In this case, IPI has accused Red Hat's and Novell's Linux-based operating systems of infringing the patents-in-suit, including the Enterprise Linux Desktop and Server products. IPI alleges that the operating systems' multiple virtual workspaces and workspace switching features infringe the patents-in-suit. In invoking the "entire market value rule," Mr. Gemini included 100% of Red Hat's and Novell's total revenues from sales of subscriptions to the accused operating systems in his proposed royalty base. Mr. Gemini's methodology however does not show a sound economic connection between the claimed invention and this broad proffered royalty base.

The claimed invention is but one relatively small component of the accused operating systems. The evidence shows that the workspace switching feature represents only one of over a thousand components included in the accused products. Mr. Gemini relies on an online user forum for a third-party product to show that some users tout a desktop switching feature as essential. However, selected users' statements in isolation and without a relationship to the actual claimed technology do not show an accurate economic measurement of total market demand for the switching feature, let alone its contribution to the demand for the entire product asserted as the royalty base. The workspace switching feature's small role in the overall product is further confirmed when one considers the relative importance of certain other features such as security, interoperability, and virtualization. Moreover this proffered evidence has no economic foundation.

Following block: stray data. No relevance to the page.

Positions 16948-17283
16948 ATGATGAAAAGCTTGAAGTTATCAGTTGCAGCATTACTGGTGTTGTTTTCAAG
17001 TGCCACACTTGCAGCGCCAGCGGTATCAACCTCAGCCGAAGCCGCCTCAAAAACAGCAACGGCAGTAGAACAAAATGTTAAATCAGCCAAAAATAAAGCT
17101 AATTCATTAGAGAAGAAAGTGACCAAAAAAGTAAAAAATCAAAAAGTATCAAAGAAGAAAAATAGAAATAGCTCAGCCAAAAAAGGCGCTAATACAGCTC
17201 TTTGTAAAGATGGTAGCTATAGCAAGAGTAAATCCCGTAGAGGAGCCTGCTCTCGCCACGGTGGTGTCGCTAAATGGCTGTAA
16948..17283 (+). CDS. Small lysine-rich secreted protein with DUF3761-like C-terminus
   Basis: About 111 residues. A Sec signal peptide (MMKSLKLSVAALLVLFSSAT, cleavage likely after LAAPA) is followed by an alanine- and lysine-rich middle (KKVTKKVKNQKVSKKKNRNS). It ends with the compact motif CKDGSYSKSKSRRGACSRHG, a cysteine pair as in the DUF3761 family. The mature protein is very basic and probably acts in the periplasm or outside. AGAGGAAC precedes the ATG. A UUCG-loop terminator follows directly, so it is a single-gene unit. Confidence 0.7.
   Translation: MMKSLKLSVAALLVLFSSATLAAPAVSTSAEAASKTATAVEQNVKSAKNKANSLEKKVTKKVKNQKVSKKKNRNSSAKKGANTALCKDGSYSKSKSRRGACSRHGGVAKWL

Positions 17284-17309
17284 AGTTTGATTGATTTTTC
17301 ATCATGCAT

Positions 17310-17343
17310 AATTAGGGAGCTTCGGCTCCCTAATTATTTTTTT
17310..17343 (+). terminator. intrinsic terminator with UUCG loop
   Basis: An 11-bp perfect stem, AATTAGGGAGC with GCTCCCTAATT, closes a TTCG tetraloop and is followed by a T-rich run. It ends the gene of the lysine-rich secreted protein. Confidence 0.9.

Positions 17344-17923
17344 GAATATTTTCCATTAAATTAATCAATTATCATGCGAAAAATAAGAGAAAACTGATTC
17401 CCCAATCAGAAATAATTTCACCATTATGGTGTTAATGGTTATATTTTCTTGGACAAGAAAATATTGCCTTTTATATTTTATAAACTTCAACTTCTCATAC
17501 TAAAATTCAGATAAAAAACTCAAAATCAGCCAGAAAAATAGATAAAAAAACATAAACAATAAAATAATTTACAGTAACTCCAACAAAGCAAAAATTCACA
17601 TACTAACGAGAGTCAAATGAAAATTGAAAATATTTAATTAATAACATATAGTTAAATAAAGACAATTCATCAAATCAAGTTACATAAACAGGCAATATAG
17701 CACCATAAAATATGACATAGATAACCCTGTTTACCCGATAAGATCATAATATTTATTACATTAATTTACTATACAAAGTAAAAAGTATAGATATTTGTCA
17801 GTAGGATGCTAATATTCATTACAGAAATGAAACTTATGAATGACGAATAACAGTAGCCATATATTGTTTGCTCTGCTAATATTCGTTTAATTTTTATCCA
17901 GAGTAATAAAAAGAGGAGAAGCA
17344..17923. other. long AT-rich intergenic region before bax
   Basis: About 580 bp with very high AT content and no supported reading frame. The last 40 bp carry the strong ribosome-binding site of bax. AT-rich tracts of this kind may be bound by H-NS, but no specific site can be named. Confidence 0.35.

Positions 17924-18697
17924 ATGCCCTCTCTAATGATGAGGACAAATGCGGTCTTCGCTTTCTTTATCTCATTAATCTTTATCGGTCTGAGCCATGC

Contrary to the proffer of Mr. Gemini, the record---even at this pretrial stage after discovery-suggests that users do not buy the accused operating systems for their workspace switching feature. Most of Red Hat's and Novell's accused sales come from their Server products, the majority of which are not connected to a display and thus do not take advantage of the workspace switching feature. Mr. Gemini made no effort to factor out of his proffered royalty base these products which do not even feature the claimed invention. Once again, this blatant oversight shows that Mr. Gemini did not use the type of reliable economic principles and methods required by Rule 702 for an economic damages expert. Also, the record shows that some accused operating systems are sold to the public with a default setting that does not enable the workspace switching feature. Mr. Gemini made no effort to factor out of his proffered royalty base those operating systems in which the user never affirmatively enables the claimed switching feature. In fact, he made no effort to even discern the percentage of users who would never enable or use the claimed feature. This aspect of his questionable methodology also shows inattention to the economic and factual data necessary for a reliable assessment of a compensatory royalty. Overall, Mr. Gemini never accounts for the record evidence that most users of the accused operating systems do not seem to use the workspace switching feature at all. Accordingly, the record cannot support the unfounded conclusion that the often-unused feature drives demand for a royalty base of 100% of the operating systems as a whole. In sum, this stunning methodological oversight makes it very difficult for this court to give any credibility to Mr. Gemini's assertion that the claimed feature is the "basis for customer demand." See Lucent Techs., 580 F.3d at 1336....